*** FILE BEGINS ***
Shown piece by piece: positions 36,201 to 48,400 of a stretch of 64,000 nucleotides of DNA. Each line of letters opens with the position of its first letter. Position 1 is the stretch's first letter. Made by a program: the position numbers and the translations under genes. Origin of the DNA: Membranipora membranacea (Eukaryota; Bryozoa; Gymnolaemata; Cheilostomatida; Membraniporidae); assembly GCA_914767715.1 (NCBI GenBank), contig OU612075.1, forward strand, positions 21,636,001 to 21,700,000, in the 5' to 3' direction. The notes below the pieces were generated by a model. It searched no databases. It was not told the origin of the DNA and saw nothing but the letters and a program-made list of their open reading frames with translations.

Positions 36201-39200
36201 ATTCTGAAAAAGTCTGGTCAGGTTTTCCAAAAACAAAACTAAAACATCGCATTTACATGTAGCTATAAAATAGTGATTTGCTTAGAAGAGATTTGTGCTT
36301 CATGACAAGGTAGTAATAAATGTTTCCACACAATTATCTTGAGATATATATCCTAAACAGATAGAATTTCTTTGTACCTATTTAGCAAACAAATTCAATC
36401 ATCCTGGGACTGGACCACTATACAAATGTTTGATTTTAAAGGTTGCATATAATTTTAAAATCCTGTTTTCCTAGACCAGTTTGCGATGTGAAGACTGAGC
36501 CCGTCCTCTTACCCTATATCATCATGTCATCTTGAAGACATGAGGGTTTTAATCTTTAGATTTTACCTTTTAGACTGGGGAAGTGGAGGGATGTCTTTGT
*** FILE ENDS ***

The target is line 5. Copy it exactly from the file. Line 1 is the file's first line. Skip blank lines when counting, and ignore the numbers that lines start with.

36401 ATCCTGGGACTGGACCACTATACAAATGTTTGATTTTAAAGGTTGCATATAATTTTAAAATCCTGTTTTCCTAGACCAGTTTGCGATGTGAAGACTGAGC